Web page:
Bill loved the Philosophical Society, to which he was elected in 1973. He regretted that the proceedings, which he thought were splendid, did not have a lasting impact. He wanted the Annual Meetings to be more than a pleasant social gathering where those present were educated by papers from experts on whatever subject was the theme that year. He wanted the prestige and influence of Society members to propagate the expert learning presented in the papers into concrete changes for the better in the life of our state and nation. It was a lofty goal, though one not easy to achieve.
He was more successful in achieving another of his goals for the Society. He felt that our membership was predominantly white males from Houston, Austin, and Dallas, and that we ought to have a membership more reflective of the demographics of our state. He persuaded the Board of Directors and, at the 1996 Annual Meeting, the membership to approve an amendment to the Bylaws creating a Committee on Membership. It now screens proposals for membership and puts on the ballot those candidates whose election would best serve the needs and desires of the Society. Appropriately Bill was named as first Chairman of the Committee on Membership and presided over its first meeting in August 1997.
Bill was the first future President of the Society to name a Program Committee to work with him in selecting the topic for the Annual Meeting in his presidential year and in thinking of suitable speakers. The committee he named met several times and did contribute ideas for the program for the 1995 Annual Meeting in Corpus Christi. The program, on "The Ocean Within: Myths and Memories", was brilliantly successful, though it must be said that most of its success was due, not to the Program Committee, but to Bin's ability to attract excellent speakers and to persuade his friend, Bill Moyers, to come as Moderator. Another highlight of that Annual Meeting was the cocktail reception that Bill and Eleanor Crook gave in their home.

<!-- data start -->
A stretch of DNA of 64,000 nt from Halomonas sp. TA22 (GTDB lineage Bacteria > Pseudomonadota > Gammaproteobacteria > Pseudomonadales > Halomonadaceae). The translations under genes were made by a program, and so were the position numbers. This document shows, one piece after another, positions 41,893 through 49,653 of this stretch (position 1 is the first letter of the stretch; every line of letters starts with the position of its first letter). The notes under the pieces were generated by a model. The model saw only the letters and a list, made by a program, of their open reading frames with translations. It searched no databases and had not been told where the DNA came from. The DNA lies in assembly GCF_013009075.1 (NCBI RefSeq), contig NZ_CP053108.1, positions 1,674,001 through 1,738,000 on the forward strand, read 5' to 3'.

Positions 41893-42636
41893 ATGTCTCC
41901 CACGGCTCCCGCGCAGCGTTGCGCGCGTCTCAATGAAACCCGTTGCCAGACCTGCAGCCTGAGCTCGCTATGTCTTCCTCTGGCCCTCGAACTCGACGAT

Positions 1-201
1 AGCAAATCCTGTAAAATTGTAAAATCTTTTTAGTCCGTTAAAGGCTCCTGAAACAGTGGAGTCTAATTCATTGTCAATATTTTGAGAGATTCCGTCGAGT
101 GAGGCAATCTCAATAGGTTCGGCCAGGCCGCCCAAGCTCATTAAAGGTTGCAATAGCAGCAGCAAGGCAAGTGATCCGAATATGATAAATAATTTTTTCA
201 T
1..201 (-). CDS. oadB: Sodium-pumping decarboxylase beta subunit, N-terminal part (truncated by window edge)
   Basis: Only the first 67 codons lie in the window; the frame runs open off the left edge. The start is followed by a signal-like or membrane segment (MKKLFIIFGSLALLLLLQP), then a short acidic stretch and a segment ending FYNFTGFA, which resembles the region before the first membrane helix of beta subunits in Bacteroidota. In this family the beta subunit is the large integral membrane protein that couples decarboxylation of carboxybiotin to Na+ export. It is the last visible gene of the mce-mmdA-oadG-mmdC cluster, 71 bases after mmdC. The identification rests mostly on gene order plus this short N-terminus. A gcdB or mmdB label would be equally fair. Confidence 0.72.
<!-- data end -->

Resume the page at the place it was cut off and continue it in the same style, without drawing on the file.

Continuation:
Bill was a soft-spoken man with a sweet smile and a gentle sense of humor. Bin Moyers said of Bill Crook: "He was one of the most accomplished men to be so modest that I ever knew. He was really a Renaissance man who was at home in many worlds and always at peace with himself."
Bill is survived by Eleanor and by three children, William H. Crook, Jr., of Corpus Christi, Mary Elizabeth Crook of Austin, and Noel Crook Moore, of Raleigh, N.C. Daughter Elizabeth, herself a member of this Society, has written: "He lived an exceptional fife and taught us all many lessons, the last of which was how to die with grace, and unafraid." It is a lesson that we Philosophers would all do well to learn.
Edwin Heinen, 89, of Houston, passed away Sunday, April 9,1995. Mr. Heinen was born March 17, 1906 in Comfort, Texas to the late Hubert and Else Heinen. He attended Rice University and graduated from the University of Texas at Austin. At Ernst and Young he was one of the initiators of Management Consulting for Accounting Systems and a Resident and Managing Partner. He was a member of Christ Church Cathedral, a Director of the Hernotherapy Institute of the Texas Medical Center, Junior Achievement, the Society for the Performing Arts, the Better Business Bureau, and the Houston Grand Opera Association, and also active in many other civic and cultural organizations. He was a member of the Rotary Club of Houston since 1951, he was President in 1963-64 and District Governor in 1970-71. He received the Rotary Distinguished Citizen of the Year Award in 1984. He also served as a member and President of the Board of Education of HISD and as member and Chairman of the Board of Trustees of the Houston Community College System. The theater of this system was named in his honor.